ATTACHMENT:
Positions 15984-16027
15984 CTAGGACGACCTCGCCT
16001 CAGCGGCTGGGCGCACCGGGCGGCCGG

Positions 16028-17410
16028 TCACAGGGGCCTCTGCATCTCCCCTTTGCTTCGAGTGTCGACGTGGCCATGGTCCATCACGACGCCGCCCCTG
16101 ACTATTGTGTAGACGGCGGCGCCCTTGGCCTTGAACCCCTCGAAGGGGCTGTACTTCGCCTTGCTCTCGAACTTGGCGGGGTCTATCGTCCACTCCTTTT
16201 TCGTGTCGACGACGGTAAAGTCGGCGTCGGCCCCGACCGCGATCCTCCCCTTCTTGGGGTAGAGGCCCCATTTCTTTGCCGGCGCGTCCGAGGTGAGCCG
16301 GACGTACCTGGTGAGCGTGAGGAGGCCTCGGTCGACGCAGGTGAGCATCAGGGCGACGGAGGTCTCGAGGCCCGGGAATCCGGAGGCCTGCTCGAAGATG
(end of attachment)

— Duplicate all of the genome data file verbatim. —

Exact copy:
Positions 15984-16027
15984 CTAGGACGACCTCGCCT
16001 CAGCGGCTGGGCGCACCGGGCGGCCGG

Positions 16028-17410
16028 TCACAGGGGCCTCTGCATCTCCCCTTTGCTTCGAGTGTCGACGTGGCCATGGTCCATCACGACGCCGCCCCTG
16101 ACTATTGTGTAGACGGCGGCGCCCTTGGCCTTGAACCCCTCGAAGGGGCTGTACTTCGCCTTGCTCTCGAACTTGGCGGGGTCTATCGTCCACTCCTTTT
16201 TCGTGTCGACGACGGTAAAGTCGGCGTCGGCCCCGACCGCGATCCTCCCCTTCTTGGGGTAGAGGCCCCATTTCTTTGCCGGCGCGTCCGAGGTGAGCCG
16301 GACGTACCTGGTGAGCGTGAGGAGGCCTCGGTCGACGCAGGTGAGCATCAGGGCGACGGAGGTCTCGAGGCCCGGGAATCCGGAGGCCTGCTCGAAGATG